Easy Ways to Conduct Free Competitive Research Online
A couple of months ago, PR industry heavyweight (and one of my business inspirations) Todd Defren wrote about how he doesn't hesitate to engage in corporate espionage, as long as it's ethical. I couldn't agree more -- who isn't looking for a leg up on the competition by acquiring one of their proposals or learning insider information?
However, in addition to getting lucky and being handed a competitor's proposal, there are many free and easy ways to conduct competitive research on the web. These methods will give you an idea of what competitors are doing to market themselves online, show you how successful they are, and give you the opportunity to emulate their tactics.
- Follow your competitors' feeds. Probably a quarter of the RSS feeds in my Google Reader are those of competitor blogs. First, I just like to stay up to date with what's going on in the industry and these blogs typically give a good overview. However, you better believe that I'm also just waiting for tidbits on how they're allocating their marketing resources or managing the internal dynamics of their company. If they experienced success with Facebook ads and blog about it, there's little doubt that you'll see our ad next to theirs within that week. Another important feed is your competitors' Twitter. This is a great way to see what they're working on and reading.
- Check inbound links. The most important element of SEO is your inbound links. There are many popular methods to build powerful links, such as buying into directories, guest posting on blogs, and submitting to social networks. Wonder how your competitors are so much more successful for your targeted keywords on Google? To gain insight into their linkbuilding strategy, go to Yahoo! and search Links: competitordomainname.com. Using this method, you can see what directories your competitors have submitted to, what blogs are linking to them, and many other valuable linkbait information. On more than one occasion, this strategy has opened our eyes to new locations to post our relevant articles and recent work.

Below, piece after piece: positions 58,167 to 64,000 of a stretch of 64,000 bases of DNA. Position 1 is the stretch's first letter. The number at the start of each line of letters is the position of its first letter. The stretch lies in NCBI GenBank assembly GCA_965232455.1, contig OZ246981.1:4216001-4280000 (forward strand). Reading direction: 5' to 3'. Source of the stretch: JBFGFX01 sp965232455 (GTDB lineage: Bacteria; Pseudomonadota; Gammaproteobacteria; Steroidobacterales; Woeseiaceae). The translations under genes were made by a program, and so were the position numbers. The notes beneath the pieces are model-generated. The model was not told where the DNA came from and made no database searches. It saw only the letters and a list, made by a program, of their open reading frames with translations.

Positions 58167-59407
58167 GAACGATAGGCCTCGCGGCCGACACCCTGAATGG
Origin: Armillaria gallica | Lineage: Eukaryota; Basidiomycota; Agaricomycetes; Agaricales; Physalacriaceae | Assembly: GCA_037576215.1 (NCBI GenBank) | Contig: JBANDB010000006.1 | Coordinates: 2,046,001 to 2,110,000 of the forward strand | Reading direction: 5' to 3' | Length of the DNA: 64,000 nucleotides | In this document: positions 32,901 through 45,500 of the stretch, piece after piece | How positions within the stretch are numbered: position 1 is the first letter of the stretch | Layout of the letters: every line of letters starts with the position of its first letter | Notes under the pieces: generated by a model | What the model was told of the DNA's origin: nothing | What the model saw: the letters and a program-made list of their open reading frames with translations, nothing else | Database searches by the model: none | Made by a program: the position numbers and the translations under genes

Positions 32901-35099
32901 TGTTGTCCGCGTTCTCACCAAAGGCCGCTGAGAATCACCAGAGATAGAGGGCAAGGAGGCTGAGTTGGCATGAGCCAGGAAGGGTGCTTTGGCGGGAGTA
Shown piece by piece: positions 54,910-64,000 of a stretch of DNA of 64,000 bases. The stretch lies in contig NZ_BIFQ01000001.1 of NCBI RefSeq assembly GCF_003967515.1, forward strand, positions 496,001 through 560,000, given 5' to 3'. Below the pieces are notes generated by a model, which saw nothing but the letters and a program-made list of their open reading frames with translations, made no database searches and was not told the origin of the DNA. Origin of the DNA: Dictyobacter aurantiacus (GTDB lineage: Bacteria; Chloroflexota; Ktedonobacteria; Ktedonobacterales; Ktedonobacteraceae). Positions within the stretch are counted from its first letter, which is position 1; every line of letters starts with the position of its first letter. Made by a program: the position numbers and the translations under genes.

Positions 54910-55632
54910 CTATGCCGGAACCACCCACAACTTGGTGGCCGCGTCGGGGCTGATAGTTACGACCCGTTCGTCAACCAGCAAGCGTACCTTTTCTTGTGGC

- Review competitor traffic trends. Frequently you will want to quantify how successful a competitor is online. A great free tool to compare their web traffic to your own is Compete. Compete will graph their traffic over time versus yours. This data will help you know how successful your competitor actually is online. If you're crushing them in traffic, you're probably doing something right; if they're beating you, you should probably check their inbound links with the above method to see how they're driving traffic to their site.
These quick, free methods of competitive research will help you make informed decisions on how to engage your competitors and where they're directing their internet marketing resources. By using these methods, we're able to keep up on our competitor's actions in a completely ethical manner. I encourage you to try these strategies to gain the upperhand in the online battle with competitors. Do you have any other reliable and easy methods of doing competitive research online?